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Simpler and safer method for handling a useful but foul-smelling gas in chemical synthesis

Date:
September 20, 2018
Source:
Aarhus University
Summary:
Researchers have developed both an ingenious, as well as a safe procedure for using the 'rotten egg' smelling and flammable gas, methanethiol, in certain chemical reactions.
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FULL STORY

Researchers at the Interdisciplinary Nanoscience Center (iNANO) and Department of Chemistry, Aarhus University, have developed both an ingenious, as well as a safe procedure for using the 'rotten egg' smelling and flammable gas, methanethiol, in certain chemical reactions.

The chemical element sulfur is an important constituent in many pharmaceuticals and, consequently, it is desirable to be able to introduce sulfur-containing fragments efficiently in a broad range of chemical compounds. The Skrydstrup team provides an effective and safe way for introducing a small sulfur building block, which is generally difficult to work with, being a gas and with an extremely repulsive odor. Especially interesting in this work is that a gold-based catalyst is exploited for these specific reactions involving carbon-carbon double bonds.

The research group focused on the use of the smallest carbon-containing thiol, namely methanethiol (MeSH). However, not only is MeSH the main compound responsible for bad breath and the smell of flatus, it is also highly flammable and therefore unsafe to work with in the laboratory. In the present study, researchers from iNANO and the Department of Chemistry, Aarhus University, report on how they successfully exploit their own invention, the two-chamber system, in order to avoid handling pressure cylinders with MeSH, and having to add the gas directly to the chemical reactions. The authors also demonstrate that a crystalline organic compound can be used to liberate an exact amount of MeSH upon activation in the two-chamber system.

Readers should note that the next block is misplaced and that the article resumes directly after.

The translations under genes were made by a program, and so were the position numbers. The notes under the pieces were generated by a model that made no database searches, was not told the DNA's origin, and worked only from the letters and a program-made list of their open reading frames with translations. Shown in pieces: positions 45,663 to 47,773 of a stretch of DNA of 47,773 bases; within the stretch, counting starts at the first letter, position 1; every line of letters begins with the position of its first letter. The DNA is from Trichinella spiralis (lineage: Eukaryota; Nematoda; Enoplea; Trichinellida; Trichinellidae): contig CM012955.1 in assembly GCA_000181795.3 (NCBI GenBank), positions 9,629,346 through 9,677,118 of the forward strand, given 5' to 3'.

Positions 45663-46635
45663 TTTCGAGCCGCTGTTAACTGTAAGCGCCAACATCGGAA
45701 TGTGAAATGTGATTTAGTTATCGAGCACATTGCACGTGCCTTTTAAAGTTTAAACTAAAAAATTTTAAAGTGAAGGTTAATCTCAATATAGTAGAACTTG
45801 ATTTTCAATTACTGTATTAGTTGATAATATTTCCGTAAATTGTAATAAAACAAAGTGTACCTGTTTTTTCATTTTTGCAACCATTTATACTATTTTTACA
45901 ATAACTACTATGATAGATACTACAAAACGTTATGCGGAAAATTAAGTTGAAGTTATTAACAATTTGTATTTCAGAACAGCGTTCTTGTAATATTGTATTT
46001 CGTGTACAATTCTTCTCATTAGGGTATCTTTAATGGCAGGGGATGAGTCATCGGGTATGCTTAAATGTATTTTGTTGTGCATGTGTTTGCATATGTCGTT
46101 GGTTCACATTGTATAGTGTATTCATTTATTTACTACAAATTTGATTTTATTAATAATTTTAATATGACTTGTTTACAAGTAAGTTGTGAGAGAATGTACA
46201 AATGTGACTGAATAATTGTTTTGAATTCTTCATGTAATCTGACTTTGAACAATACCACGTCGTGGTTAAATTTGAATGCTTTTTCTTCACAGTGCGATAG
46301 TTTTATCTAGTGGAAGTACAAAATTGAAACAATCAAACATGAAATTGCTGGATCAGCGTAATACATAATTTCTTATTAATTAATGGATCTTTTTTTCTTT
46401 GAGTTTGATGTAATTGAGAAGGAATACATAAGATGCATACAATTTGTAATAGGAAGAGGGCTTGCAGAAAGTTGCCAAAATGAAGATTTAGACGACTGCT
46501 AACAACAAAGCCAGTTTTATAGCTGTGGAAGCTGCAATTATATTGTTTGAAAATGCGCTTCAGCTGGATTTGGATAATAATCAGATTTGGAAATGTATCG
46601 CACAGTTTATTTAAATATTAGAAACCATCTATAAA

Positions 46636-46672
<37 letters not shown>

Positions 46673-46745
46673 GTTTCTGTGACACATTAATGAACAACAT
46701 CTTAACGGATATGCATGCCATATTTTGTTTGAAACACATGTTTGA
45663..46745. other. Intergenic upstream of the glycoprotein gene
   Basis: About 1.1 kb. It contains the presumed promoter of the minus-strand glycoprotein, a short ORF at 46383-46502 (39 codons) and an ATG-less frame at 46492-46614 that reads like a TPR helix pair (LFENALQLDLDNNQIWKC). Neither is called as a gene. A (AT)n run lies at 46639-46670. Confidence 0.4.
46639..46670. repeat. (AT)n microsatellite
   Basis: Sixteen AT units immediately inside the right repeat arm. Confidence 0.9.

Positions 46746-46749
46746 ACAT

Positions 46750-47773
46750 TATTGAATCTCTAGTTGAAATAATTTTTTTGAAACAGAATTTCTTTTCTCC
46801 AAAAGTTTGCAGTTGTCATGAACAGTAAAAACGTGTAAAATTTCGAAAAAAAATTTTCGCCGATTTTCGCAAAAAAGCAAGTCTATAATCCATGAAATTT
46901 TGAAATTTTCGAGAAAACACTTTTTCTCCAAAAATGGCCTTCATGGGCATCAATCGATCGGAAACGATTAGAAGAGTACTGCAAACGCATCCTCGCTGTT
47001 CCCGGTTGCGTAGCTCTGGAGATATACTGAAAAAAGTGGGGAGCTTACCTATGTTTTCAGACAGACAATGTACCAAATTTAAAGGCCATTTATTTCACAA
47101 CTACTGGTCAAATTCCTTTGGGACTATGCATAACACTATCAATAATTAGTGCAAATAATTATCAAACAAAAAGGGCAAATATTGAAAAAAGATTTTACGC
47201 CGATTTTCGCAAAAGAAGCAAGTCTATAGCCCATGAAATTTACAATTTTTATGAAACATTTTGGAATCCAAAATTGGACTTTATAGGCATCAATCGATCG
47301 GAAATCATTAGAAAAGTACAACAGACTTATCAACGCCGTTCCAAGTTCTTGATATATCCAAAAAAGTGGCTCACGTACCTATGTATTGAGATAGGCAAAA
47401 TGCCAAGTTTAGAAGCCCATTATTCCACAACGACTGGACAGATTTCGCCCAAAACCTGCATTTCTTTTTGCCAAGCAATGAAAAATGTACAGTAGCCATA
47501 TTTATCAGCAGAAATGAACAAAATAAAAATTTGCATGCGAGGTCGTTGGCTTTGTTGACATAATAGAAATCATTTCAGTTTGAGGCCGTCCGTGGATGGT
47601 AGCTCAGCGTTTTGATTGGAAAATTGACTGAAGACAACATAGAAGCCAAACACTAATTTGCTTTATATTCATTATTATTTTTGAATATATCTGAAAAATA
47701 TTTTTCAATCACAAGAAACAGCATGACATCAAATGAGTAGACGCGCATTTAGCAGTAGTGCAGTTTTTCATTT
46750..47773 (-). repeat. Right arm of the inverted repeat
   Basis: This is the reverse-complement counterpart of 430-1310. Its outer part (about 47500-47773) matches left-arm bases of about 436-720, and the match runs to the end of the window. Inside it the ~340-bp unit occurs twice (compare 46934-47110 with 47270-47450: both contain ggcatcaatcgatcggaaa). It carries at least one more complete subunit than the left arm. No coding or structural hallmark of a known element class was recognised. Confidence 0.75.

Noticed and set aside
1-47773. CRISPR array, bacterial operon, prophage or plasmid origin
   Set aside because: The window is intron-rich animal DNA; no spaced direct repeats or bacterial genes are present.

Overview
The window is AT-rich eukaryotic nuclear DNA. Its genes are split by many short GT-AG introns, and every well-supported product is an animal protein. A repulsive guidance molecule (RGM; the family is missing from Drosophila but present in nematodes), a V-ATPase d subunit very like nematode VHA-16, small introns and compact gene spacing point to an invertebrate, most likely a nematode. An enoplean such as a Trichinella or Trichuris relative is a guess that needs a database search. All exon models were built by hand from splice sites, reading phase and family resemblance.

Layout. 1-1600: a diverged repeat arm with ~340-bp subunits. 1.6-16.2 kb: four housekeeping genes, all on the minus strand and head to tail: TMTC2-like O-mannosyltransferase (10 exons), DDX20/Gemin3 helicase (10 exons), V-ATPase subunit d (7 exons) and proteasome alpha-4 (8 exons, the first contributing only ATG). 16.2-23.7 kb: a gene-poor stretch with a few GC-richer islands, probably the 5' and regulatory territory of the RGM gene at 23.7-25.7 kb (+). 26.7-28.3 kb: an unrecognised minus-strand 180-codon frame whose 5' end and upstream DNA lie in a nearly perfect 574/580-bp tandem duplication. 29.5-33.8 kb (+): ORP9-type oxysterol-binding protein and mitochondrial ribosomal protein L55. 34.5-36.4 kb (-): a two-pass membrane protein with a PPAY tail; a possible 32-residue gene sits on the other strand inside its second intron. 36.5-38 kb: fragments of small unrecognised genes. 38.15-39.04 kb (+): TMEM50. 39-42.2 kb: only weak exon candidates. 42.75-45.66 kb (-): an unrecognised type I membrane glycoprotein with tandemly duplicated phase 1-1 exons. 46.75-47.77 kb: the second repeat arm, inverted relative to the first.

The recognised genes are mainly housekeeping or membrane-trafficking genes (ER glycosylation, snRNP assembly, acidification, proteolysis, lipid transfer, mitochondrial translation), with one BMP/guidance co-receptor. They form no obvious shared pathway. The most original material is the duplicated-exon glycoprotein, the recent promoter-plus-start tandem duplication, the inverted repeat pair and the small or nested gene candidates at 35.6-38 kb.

In this work, the direct use of MeSH has been circumvented and a protocol for the delivery and use of a stoichiometric amount of gaseous MeSH has been developed without the need of pressure cylinders. The Skrydstrup group has demonstrated by the ex-situ generation of MeSH from a simple crystalline precursor in the two-chamber reactor that a gold(I)-mediated hydrothiolation of terminal alkenes is possible to provide the corresponding methyl sulfide in high yields. The reaction promoted by a gold(I) complex is also interesting as these complexes appear to operate as radical initiators from the mechanistic investigation undertaken.

The research has been carried out by scientists from Interdisciplinary Nanoscience Centre (iNANO) and Department of Chemistry at Aarhus University (AU) in collaboration with Haldor Topsøe A/S. Professor Troels Skrydstrup has been in charge of the research team behind the study.

The work was supported by BIOVALUE SPIR (Strategic Platform for Innovation and Research), the Danish National Research Foundation, Innovation Fund Denmark, Haldor Topsøe and Aarhus University.


Story Source:

Materials provided by Aarhus University. Original written by Lise Refstrup Linnebjerg Pedersen. Note: Content may be edited for style and length.


Journal Reference:

  1. Troels Skrydstrup, Steffan Kristensen, Simon Laursen, Esben Taarning. Ex Situ Formation of Methanethiol: Application in the Gold(I)-Promoted anti-Markovnikov Hydrothiolation of Olefins. Angewandte Chemie International Edition, 2018; DOI: 10.1002/anie.201809051

Cite This Page:

Aarhus University. "Simpler and safer method for handling a useful but foul-smelling gas in chemical synthesis." ScienceDaily. ScienceDaily, 20 September 2018. <www.sciencedaily.com/releases/2018/09/180920102112.htm>.
Aarhus University. (2018, September 20). Simpler and safer method for handling a useful but foul-smelling gas in chemical synthesis. ScienceDaily. Retrieved April 17, 2024 from www.sciencedaily.com/releases/2018/09/180920102112.htm
Aarhus University. "Simpler and safer method for handling a useful but foul-smelling gas in chemical synthesis." ScienceDaily. www.sciencedaily.com/releases/2018/09/180920102112.htm (accessed April 17, 2024).

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